nameless-traveler recently posted concerns that "The Obama administration announced that it will be bringing back a piece of SOPA legislation that would make streaming copyrighted material a felony" and linked to a petition against SOPA at https://petitions.whitehouse.gov/petitio
But here's the thing. The Obama administration did not announce that they are bringing back a piece of SOPA legislation (apart from the fact that only Congress can introduce legislation).
The Commerce Department published a paper where they asked Congress to amend the Copyright Act itself to make it a felony to reproduce or distribute at least 10 or more copies with a total retail value of at least $2,500. They're trying to match up aspects of a 20+ year old law to make them more consistent and whether that's a good idea or not, there's one thing that's very clear.
THAT is not SOPA. That tweak may have been included as part of SOPA, but nowhere in the recent Commerce Department paper did they ask Congress to bring back SOPA itself.
And even if they had asked for it, someone in Congress would have had to write it into a bill; the Commerce Department can't just make something a felony because they want it to be.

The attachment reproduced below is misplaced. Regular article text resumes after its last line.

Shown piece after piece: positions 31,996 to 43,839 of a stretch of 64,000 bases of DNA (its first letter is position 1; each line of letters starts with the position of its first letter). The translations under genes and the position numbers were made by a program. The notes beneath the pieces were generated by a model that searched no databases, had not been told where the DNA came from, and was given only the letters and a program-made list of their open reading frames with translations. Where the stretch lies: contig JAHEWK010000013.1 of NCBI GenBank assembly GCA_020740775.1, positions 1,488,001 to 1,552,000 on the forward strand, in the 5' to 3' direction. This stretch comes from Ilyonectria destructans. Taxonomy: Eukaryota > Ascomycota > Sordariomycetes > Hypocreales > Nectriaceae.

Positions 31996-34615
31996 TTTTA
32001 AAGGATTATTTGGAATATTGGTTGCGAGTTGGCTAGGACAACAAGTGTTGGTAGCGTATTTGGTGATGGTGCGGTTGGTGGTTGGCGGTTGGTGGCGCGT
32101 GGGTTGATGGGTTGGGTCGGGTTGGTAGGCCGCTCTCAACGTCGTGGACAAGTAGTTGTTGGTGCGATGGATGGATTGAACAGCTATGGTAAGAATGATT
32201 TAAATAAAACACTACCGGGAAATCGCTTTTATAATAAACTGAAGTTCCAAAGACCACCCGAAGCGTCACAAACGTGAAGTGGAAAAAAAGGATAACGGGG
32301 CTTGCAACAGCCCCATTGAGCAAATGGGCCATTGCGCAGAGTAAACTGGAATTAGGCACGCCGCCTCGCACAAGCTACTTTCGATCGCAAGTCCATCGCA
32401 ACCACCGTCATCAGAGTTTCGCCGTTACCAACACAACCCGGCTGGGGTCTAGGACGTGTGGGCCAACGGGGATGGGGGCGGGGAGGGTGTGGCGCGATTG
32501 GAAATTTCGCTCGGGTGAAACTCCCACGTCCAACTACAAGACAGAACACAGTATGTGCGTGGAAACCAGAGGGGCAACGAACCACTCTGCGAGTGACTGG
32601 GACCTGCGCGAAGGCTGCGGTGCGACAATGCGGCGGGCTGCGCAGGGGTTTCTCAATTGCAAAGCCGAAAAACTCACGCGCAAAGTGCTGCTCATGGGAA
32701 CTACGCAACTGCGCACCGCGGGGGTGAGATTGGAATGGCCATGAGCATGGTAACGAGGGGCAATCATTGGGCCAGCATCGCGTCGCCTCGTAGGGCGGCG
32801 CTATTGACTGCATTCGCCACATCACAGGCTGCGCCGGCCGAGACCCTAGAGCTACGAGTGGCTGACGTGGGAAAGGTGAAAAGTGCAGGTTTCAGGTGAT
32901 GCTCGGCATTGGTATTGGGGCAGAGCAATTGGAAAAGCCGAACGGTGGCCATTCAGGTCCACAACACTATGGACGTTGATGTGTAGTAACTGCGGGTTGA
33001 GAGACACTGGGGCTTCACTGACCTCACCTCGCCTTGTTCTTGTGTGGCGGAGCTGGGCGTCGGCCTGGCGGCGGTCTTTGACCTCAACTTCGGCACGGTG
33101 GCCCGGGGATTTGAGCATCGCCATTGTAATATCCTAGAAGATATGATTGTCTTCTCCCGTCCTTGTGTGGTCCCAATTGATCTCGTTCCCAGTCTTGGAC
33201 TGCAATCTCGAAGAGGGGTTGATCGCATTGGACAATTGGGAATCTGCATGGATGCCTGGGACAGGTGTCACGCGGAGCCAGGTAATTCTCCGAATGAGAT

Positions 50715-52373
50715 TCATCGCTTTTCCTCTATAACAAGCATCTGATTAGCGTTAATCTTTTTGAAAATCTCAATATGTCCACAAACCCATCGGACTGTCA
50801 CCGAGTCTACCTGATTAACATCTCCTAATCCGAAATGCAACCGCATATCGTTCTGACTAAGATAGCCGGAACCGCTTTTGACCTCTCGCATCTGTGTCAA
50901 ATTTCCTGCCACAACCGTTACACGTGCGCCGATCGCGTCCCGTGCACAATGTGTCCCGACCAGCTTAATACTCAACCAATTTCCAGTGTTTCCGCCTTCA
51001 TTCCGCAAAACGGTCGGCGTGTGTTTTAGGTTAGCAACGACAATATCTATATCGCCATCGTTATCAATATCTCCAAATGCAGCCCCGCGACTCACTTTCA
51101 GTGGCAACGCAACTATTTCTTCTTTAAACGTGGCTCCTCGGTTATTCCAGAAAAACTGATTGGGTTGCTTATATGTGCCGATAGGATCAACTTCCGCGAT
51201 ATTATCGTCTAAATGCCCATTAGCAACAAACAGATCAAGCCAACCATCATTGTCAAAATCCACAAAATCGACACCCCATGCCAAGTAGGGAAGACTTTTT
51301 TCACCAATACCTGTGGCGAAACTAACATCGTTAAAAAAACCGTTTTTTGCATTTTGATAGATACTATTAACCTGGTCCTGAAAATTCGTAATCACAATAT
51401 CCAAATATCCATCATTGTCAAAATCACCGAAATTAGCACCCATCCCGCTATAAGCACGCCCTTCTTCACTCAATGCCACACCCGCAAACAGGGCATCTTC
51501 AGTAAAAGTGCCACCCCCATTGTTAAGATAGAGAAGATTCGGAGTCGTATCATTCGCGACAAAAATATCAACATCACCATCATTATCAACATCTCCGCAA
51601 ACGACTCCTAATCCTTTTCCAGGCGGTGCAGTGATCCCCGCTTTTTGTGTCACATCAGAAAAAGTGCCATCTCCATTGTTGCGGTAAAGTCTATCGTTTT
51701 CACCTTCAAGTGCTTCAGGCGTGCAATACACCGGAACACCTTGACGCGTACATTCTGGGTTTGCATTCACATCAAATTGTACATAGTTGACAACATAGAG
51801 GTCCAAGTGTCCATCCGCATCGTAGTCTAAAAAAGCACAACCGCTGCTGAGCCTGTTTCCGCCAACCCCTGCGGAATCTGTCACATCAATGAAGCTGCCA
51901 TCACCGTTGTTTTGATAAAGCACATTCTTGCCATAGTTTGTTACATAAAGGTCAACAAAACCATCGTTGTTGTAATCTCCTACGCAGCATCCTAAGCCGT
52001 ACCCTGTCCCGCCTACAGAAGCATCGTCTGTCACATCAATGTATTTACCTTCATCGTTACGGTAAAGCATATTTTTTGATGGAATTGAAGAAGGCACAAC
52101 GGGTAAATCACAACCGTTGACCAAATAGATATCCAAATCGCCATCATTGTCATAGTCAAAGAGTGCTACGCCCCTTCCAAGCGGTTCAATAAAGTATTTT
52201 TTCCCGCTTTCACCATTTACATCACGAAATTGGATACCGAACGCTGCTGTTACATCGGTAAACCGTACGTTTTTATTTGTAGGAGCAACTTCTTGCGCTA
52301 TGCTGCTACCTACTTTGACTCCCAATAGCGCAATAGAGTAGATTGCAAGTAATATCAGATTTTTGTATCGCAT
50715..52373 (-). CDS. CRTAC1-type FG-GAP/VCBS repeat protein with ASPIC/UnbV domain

And even if THAT happened (which it won't because the telecoms and tech companies would not support it this go round any more than they did once they actually read it last time) it would have NO IMPACT on fanworks, transformative works or sites that allow the public to upload or stream content because of the Fair Use provisions of the Copyright Act, along with the Digital Millenium Copyright Act (DMCA).
In other words, there is nothing in this Commerce Department proposal that will have any impact whatsoever on any fanworks, fanfic, fanvids, spreecasts, fanart, online cons, reblogged and gacked images, screencaps or anything else. On the off chance this became law it might possibly impact live group viewings of tv shows or films, but if the marketplace is anything like what we've seen in the last 20+ years some companies will set up to do this on a licensed-works basis and we'll be able to carry on as we always have, just on a new platform.
But the fanworks? Fanworks are never actionable infringement because "fair use [including in a transformative work] is a lawful use of copyright." Here's the court case that says so.
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